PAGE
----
Opening of 69th session of the WHO-Africa Regional Committee

The President of the Republic of Congo, H. E. Denis Sassou Nguesso, opened the work of the 69th session of the World Health Organisation for Africa (WHO-Africa) Regional Committee, the am of which is to define a health programme for the continent.

Six years later, the Republic of Congo is once again the home of the WHO-Africa Regional Committee from 19th to 23rd August. “With huge and varied expectations, we have to find an adequate response for the environment”, said Sassou Nguesso, in his opening speech.

He also referred in particular to the high maternal and infant-child mortality rates, and epidemics in African countries, such as the haemorrhagic fever of Ebola and the alarming evolution of chronic diseases. The need for the effective implementation of universal health cover, the availability of vaccines and the fight against fake medicines were presented as tools with which to confront these health problems.

Before the WHO representative, Tedros Adhanom Ghebreyesus, the WHO-Africa representative, Moeti Matshidiso, and health ministers from the forty countries represented, Sassou Nguesso underlined the urgency of a global strategic response to eliminate barriers and extend universal health cover on the continent.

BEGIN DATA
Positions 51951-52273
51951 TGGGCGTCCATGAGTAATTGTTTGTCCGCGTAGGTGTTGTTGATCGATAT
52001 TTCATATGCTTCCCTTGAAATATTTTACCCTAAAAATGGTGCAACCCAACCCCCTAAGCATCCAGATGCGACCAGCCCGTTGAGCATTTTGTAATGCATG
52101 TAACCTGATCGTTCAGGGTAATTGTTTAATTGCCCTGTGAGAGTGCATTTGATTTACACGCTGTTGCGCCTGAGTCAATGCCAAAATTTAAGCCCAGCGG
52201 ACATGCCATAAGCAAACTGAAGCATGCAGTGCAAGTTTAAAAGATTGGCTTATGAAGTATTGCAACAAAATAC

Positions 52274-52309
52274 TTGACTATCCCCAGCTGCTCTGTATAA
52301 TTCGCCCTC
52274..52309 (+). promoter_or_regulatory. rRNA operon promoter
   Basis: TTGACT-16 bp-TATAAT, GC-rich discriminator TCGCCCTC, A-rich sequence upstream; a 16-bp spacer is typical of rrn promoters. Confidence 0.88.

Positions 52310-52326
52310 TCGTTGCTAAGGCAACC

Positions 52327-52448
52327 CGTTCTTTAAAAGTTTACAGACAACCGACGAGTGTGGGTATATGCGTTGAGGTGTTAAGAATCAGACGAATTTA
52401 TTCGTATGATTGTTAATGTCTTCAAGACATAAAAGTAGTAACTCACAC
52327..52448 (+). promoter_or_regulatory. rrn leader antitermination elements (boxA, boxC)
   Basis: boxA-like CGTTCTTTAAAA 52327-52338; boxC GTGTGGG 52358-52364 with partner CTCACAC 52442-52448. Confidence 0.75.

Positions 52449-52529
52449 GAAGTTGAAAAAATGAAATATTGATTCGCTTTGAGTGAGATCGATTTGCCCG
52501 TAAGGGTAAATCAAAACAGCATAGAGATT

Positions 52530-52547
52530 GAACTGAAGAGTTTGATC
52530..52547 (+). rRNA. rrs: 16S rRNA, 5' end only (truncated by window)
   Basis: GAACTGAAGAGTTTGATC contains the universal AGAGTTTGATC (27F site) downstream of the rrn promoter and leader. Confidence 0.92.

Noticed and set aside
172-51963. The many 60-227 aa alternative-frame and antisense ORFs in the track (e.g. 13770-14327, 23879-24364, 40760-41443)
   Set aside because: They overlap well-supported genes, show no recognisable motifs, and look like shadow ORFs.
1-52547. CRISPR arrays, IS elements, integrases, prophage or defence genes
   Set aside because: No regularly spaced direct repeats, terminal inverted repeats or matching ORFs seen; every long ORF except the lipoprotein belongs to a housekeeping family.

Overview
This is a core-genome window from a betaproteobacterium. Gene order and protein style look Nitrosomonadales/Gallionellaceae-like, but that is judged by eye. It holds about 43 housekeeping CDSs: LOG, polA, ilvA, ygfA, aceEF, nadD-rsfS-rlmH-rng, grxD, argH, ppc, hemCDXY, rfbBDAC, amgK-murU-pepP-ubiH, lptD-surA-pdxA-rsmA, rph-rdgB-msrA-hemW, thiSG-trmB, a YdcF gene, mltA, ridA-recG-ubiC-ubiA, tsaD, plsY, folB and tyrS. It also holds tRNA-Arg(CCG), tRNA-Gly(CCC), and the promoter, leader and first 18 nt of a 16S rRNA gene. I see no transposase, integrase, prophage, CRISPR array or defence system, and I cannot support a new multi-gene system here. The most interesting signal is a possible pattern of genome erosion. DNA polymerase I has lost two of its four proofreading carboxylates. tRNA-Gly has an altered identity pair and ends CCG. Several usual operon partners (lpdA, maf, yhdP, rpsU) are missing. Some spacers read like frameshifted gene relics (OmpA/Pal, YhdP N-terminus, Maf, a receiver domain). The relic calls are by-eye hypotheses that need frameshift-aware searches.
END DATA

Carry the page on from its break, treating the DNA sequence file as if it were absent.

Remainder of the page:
“I urge African States to tale part in the senior level meeting on this matter planned for September 2019 in New York, within the framework of the 74th session of the United Nations General Assembly”, declared the President.

For his part, the WHO-Africa representative highlighted the context of public health in which this regional committee is facing complex challenges, although progress is also being made. Participants from all over the African continent will analyse the report on the implementation of the WHO transformation agenda, in order to help countries to improve health and welfare in the region.

They will also focus on an integrated regional strategy of vigilance and the control of diseases, the strategic plan to reduce the double burden of malnutrition, the definition of a framework for the provision of essential health services through the strengthening of health systems in communities and districts, in order to support universal cover in the health sector.

Source: Equatorial Guinea Press and Information Office

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